Fred McGoldrick: 146 states have signed the Additional Protocol and it is in effect for 126. In 2014, safeguards were applied for 180 States with safeguards agreements in force with the Agency. Of the 118 States that had both a comprehensive safeguards agreement and an Additional Protocol in force, the Agency concluded that all nuclear material remained in peaceful activities in 65 States; for 53 States, as the necessary evaluation regarding the absence of undeclared nuclear material and activities remained ongoing, the Agency was unable to draw the same conclusion.
TGCI: How about NPT’s effectiveness in helping to reduce existing nuclear stockpiles?
Fred McGoldrick: There has been a great deal of effort put into reducing the weapons stockpiles of nuclear weapons nations. The United States and Russia hold over 90% of these weapons. Through a now expired bi-lateral treaty, US and Russia have reduced their stockpiles from 60,000 at the time of the Cold War to 1,550 each. However, as a result of recent world events, efforts to pursue a new US-Russia nuclear weapons treaty have stalled. Russia now includes nuclear weapons as part of its military doctrine because of the decline in its conventional forces. Also Russia is upset with US-led efforts to setup a missile defense system in Eastern Europe (supposedly to defend the region against threats from Iran).
TGCI: I understand that the Non Nuclear Weapon States are dissatisfied with the level of progress being made by the Nuclear Weapon States to reduce their stockpiles.
Fred McGoldrick: Every 5 years, NPT parties hold a Review Conference, and the NNWS loudly complain about the failure of the NWS to live up to their disbarment obligations. At this year’s Review Conference a coalition of 107 countries led by Austria supported a “humanitarian pledge” to “fill the legal gap” in the treaty by pursuing a prohibition of the possession and use of nuclear weapons. Such a ban would make these weapons illegal and will stigmatize any state that continues to have these weapons as being outside of international law. The Austria-led effort failed and most of the NNWS expressed disappointment over the failure to extract from the five nuclear weapons states a clear commitment to an effective, legally binding process toward nuclear disarmament in a sure, predictable, and time-bound manner.
TCGI: There are other important international agreements and treaties that support nuclear non-proliferation. Can you describe there?
Fred McGoldrick: While NPT is the foundation of efforts to prevent the spread of nuclear weapons, there are other important international agreements, conventions, and treaties that need to be considered as part of these efforts. One such agreement is the Nuclear Supplier Guidelines. This is a non-binding set of guidelines developed by the Nuclear Supplier Group (NSG)-a group of countries with companies that produce nuclear materials and equipment. To date 48 countries belong to the NSG. Member countries agree to use the Guidelines to frame their licensing policies for use by their companies that export nuclear materials and facilities. Each participating government implements the Guidelines in accordance with its national laws and practices.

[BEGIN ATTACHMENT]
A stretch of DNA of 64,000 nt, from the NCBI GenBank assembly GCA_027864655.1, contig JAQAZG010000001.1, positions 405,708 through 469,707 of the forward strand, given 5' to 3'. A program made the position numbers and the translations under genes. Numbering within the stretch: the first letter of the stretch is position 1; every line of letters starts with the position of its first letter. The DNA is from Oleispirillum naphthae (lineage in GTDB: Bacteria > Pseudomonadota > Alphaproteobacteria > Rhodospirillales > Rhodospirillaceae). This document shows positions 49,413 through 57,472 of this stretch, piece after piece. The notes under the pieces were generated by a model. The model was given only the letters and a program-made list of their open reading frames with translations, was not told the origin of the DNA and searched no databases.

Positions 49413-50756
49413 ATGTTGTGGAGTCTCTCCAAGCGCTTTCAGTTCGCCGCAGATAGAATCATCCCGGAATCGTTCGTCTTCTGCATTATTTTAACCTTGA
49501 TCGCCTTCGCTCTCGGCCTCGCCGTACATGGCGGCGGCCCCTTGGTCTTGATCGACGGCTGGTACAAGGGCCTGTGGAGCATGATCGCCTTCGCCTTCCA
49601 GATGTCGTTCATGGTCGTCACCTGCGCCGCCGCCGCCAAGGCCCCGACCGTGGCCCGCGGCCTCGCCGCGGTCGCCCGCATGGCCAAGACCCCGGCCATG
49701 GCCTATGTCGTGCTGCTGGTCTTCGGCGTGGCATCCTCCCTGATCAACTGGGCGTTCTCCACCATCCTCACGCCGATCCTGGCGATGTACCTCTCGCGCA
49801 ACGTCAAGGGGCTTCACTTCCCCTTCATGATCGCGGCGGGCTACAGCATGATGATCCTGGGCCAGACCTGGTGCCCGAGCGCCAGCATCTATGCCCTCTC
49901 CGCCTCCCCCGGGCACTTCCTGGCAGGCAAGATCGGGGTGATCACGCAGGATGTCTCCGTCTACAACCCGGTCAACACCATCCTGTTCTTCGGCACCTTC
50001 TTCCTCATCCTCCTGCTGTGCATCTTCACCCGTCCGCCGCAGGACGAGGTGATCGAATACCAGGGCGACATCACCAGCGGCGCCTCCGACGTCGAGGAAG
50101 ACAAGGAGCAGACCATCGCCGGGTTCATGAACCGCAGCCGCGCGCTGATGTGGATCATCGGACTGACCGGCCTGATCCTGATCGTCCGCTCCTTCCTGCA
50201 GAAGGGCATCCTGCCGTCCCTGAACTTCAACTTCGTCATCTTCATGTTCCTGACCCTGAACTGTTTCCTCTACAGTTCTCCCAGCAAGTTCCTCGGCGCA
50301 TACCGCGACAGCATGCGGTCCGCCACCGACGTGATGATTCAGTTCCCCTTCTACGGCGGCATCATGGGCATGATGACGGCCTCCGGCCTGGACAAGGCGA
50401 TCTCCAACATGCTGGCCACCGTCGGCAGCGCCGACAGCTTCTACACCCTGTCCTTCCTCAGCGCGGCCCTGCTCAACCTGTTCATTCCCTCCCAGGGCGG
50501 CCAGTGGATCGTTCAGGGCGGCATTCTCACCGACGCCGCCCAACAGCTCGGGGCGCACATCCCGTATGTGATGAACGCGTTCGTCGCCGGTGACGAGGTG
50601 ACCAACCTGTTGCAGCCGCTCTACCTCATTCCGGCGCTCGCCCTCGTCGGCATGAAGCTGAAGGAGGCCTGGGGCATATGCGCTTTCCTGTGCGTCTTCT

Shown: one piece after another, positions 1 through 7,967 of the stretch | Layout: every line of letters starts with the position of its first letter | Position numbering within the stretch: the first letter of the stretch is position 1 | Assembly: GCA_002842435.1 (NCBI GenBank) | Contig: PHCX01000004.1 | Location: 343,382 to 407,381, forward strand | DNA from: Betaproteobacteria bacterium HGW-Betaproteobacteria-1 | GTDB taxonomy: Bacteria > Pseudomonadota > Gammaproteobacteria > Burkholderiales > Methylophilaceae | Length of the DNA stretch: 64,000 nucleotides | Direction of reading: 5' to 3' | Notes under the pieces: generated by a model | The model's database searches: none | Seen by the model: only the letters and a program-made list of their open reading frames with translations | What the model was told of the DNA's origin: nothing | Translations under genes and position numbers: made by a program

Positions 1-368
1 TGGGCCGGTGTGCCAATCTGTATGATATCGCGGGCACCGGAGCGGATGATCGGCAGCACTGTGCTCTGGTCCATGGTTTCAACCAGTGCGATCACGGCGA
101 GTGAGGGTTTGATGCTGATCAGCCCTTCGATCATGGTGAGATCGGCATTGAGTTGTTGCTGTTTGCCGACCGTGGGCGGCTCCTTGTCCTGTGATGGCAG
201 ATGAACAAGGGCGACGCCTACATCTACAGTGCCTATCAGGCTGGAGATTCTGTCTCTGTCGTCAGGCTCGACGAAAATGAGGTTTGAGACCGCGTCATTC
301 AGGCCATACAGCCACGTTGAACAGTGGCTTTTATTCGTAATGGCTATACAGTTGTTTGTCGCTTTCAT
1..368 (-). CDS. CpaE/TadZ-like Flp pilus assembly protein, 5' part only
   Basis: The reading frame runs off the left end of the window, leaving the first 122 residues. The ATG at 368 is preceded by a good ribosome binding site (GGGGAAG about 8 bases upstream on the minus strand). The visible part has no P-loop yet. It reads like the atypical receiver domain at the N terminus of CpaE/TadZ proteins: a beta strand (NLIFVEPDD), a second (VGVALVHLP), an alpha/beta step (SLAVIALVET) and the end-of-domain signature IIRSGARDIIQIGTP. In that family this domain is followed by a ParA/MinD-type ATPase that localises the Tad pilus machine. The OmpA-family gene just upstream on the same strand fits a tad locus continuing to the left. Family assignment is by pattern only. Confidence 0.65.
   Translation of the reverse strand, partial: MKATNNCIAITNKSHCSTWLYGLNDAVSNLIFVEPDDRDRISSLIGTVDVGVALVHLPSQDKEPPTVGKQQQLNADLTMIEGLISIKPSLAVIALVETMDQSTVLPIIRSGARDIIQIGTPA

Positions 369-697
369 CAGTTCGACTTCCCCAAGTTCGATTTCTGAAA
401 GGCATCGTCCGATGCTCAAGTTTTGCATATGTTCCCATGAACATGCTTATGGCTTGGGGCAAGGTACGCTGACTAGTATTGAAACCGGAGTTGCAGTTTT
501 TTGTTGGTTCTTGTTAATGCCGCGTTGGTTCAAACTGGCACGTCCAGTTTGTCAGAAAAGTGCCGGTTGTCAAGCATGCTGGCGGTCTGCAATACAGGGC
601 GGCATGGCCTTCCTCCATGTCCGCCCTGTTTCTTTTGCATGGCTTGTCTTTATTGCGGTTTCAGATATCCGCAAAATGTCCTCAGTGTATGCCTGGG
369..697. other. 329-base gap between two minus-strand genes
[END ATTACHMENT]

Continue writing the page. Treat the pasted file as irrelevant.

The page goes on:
Other international, legally binding instruments in the field of nuclear non-proliferation include the Treaty on the Non-Proliferation of Nuclear Weapons (NPT), the Treaty for the Prohibition of Nuclear Weapons in Latin America (Treaty of Tlatelolco), the South Pacific Nuclear-Free-Zone Treaty (Treaty of Rarotonga), the African Nuclear-Weapon-Free Zone Treaty (Treaty of Pelindaba), the Treaty on the Southeast Asia Nuclear-Weapon-Free Zone (Treaty of Bangkok), and the Central Asian Nuclear-Weapon-Free Zone Treaty (Treaty of Semipalatinsk).
The international nonproliferation regime also consists of various conventions, guidelines and initiatives to prevent the theft or sabotage of nuclear materials and facilities. These include the Convention on the Physical Protection of Nuclear Materials, the International Convention on the Suppression of Acts of Nuclear Terrorism, and the IAEA Guidelines on Physical Protection.
TGCI: Do you have any recommendations for strengthening the work of the IAEA?
Fred McGoldrick: The existing system remains as underfinanced and under-resourced. The IAEA inspects about 1,250 nuclear facilities, and there are a lot more expected to come on line. The safeguards budget is about 132 million Euros – with about an additional 116 million USD in the regular budget. The IAEA gets about 32 million Euros in extra-budgetary contributions – about 28 million USD.
Also, I hope that more states will sign the Additional Protocol and NPT members should recognize it as the international norm for IAEA safeguards. Nuclear suppliers should require it as a condition of their nuclear exports.
TGCI: What is your perspective on the current effort to get Iran to become a signature to NPT?
Fred McGoldrick: Iran is already a party to the NPT. The challenge is to ensure that the Iranians abide by their NPT obligations and the commitments they have recently made in their agreement with the P-5+1.
TGCI: Do you think it’s fair that NPT member countries get to keep their nuclear weapons while at the same time asking other countries to forego building such weapons?
Fred McGoldrick: You mean nuclear weapon states, not NPT parties. No, it is not fair. But as JFK said, “Life is unfair.” I am not optimistic about nuclear disarmament, barring a catastrophic nuclear war. However, the NWS should be pressed to make further reductions in their nuclear arsenals.
TGCI: Thank you.